the products of a consumer-oriented culture of narcissism, they are also more inclined to be indifferent to their neighbors’ plight. Constant deprivation creates stress, anxiety, along with
material woes. But their desire to ease their pain can change indifference into awareness and awareness into resistance.

bell hooks. Where We Stand: Class Matters. New York: Routledge (2000) 118

A passage of hooks’ insightful book that is especially relevant in an election cycle that may lead to a President Romney and a Vice-President Ryan, both stark opponents of the affordable health care act and other vital programs.

For the struggling dancers, students, and laid-off marketing flacks who worked alongside me at the club, pouring ourselves into dresses was just the most accessible means to an end. Each of us had ambitions outside of inspiring lewd gestures from intoxicated men. Service work is rarely fun, but I couldn’t shake the idea that according to many of the customers I served, my position was right where women belonged. When Steinem suited up in the Playboy Club, even her journalist friends didn’t recognize her. A woman is expected to be in a magazine or write for one, but not both.

My Job as Eye Candy: What Has (and Hasn’t) Changed for Women in the Recession – Lifestyle – GOOD

Good text about working as “eye candy” to make ends meet and the economic instances surrounding women taking up jobs like that.

First: actually, everyone is talking about gender and race and class, even if they do not choose to mention it explicitly. If you do not include any aspect of the latter into your work, you are making a conscious decision and chose a very specific positioning in terms of race and class, namely that of male white privilege. You are talking about race and gender: you are talking about white men. Surprise! They have a “race” and a gender too, despite being marketed as universal, and you chose to put the focus on them yet again.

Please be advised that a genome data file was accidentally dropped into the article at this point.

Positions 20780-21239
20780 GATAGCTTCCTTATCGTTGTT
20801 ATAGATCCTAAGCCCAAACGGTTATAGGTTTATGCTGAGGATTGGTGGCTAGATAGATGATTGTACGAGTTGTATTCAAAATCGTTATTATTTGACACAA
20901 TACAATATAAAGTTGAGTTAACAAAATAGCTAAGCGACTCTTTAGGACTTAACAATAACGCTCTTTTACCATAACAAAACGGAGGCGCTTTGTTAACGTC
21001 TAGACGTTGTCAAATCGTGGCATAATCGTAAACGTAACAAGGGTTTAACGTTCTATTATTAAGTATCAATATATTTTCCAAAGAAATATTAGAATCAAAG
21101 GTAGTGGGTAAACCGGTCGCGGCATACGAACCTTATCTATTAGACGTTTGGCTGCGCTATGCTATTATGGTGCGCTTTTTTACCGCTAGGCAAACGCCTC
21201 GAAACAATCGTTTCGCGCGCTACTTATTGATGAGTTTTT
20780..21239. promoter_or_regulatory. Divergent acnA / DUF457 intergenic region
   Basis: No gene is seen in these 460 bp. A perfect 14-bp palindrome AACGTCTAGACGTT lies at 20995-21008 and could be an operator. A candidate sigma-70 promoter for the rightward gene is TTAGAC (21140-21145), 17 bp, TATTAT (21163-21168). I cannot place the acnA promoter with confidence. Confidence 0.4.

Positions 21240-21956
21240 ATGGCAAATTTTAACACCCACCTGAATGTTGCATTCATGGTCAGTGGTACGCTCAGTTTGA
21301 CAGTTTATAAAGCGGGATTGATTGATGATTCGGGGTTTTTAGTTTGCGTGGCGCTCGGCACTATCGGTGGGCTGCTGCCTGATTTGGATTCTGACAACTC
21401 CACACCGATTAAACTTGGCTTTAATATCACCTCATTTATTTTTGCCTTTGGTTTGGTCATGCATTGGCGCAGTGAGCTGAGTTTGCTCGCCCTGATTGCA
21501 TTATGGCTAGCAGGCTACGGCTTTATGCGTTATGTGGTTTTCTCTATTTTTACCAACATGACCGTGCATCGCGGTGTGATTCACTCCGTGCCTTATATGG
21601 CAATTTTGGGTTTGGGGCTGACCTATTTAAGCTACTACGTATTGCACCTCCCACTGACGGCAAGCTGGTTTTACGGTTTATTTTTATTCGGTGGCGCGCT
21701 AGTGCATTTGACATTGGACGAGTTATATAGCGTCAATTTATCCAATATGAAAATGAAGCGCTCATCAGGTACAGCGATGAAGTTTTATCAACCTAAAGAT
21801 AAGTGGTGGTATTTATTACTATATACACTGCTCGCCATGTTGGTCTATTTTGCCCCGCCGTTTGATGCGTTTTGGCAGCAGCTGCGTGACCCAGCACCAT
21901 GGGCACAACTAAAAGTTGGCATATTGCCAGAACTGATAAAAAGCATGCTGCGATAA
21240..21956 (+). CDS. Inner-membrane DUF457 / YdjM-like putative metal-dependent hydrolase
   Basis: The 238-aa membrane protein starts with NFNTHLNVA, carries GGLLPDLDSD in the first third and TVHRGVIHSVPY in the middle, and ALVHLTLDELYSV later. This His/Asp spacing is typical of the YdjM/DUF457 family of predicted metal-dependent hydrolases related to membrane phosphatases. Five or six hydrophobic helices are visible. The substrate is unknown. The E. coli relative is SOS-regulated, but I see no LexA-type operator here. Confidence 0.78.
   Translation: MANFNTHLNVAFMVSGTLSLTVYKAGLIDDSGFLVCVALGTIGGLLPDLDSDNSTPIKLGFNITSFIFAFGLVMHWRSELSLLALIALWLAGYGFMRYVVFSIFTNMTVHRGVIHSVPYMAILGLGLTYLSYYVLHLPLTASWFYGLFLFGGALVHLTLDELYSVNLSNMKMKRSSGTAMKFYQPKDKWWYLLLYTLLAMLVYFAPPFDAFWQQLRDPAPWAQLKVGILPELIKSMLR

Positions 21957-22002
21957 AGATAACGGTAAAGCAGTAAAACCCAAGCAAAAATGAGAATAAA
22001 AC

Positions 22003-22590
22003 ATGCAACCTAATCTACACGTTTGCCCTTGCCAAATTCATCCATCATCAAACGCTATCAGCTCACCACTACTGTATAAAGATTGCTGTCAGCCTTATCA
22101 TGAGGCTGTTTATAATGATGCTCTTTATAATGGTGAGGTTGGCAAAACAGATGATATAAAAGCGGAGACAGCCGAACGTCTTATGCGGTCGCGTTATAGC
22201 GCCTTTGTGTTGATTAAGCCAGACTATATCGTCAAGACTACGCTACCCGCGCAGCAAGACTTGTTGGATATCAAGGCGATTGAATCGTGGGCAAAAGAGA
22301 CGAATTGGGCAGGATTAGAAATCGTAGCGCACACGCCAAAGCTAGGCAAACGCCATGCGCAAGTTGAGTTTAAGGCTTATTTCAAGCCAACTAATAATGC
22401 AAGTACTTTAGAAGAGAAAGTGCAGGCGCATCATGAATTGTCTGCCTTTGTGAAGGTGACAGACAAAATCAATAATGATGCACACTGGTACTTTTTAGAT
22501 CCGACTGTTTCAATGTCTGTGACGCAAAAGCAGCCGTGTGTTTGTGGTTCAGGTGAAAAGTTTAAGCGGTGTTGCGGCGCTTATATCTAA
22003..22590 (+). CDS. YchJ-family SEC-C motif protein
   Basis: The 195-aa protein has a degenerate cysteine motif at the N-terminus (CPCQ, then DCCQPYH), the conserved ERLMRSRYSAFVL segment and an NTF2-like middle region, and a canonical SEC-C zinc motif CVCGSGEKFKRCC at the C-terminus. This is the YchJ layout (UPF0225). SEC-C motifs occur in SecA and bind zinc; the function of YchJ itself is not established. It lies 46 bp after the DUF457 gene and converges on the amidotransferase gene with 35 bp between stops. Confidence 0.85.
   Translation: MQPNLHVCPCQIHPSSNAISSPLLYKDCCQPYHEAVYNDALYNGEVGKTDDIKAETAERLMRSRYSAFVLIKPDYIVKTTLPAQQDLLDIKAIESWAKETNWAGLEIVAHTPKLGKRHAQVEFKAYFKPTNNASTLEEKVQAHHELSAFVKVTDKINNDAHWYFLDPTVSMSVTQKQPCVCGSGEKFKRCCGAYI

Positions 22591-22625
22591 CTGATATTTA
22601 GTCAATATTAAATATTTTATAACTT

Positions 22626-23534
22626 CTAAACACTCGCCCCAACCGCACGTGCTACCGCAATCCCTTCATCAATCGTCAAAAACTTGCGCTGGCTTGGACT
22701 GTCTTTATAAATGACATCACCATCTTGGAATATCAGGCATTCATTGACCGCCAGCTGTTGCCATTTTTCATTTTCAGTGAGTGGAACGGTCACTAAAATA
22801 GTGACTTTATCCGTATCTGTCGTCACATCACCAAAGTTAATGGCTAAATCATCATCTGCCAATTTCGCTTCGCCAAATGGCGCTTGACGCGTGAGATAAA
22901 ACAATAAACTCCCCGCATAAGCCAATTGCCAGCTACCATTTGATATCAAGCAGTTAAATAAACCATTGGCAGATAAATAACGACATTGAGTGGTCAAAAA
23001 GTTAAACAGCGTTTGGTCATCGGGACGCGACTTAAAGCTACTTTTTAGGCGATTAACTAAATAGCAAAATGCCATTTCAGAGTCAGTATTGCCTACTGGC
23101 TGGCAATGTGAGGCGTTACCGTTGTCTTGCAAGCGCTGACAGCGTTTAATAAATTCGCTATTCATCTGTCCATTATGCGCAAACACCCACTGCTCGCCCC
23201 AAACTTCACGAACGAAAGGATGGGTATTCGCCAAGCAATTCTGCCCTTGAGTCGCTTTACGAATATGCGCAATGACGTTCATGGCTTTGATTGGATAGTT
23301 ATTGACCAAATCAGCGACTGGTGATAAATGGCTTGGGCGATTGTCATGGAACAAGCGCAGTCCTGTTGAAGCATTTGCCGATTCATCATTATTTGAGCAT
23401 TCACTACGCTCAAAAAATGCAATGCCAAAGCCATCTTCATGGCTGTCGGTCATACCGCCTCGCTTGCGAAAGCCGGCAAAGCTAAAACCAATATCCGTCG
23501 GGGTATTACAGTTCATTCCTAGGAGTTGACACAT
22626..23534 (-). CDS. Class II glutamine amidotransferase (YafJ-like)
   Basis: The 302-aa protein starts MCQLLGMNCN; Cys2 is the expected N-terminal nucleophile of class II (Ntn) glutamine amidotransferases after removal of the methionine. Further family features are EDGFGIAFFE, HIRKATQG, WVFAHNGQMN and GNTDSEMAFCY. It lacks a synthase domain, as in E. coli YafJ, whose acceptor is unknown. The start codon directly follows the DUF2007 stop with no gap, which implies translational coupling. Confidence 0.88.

Cut The Crap. « stop! talking.

Good, challenging text on (the lack of) intersectionality, especially in academics and activism. Do read it in full, it’s well worth it. 

Champagne Candy: the class implications of “know your history”

champagnecandy:

[…]

So many times the left would rather be pure than win battles. We would rather be self-assured that we are right, that we always use the appropriate language, that we have read the right theorists and the right histories and our friends are refreshingly diverse and we recycle and buy long-lasting lightbulbs.

But right now, Occupy Wall Street is getting in people’s heads. It’s doing it by being there, day after day, week after week (now Week 3). It’s creating a space, a church of dissent, as Matt Stoller called it, where you can go and make friends, where you can be fed—ANYONE can grab a free meal, which is absolutely a draw for unemployed people struggling to make ends meet—and where you can borrow books from an ever-growing library, where you can join a teach-in—Nobel laureate economist Joseph Stiglitz was there yesterday explaining economics to people—and where you can learn.

It’s not perfect. Of course it’s not perfect. The incident on the bridge was a clusterfuck and 700+ people spent a night kettled in the rain and then in jail because of it.

But it’s attracting people beyond the usual suspects, and it’s creating a space where you can learn. Because most people? They get radicalized when something happens to them. They get angry when they can’t pay the rent but they hear that Bank of America got bailed out—and then turned around and charged them $5 to use their debit card.

That’s not pure or perfect or theory or nice. It’s true, though.

[..]

Champagne Candy: the class implications of “know your history”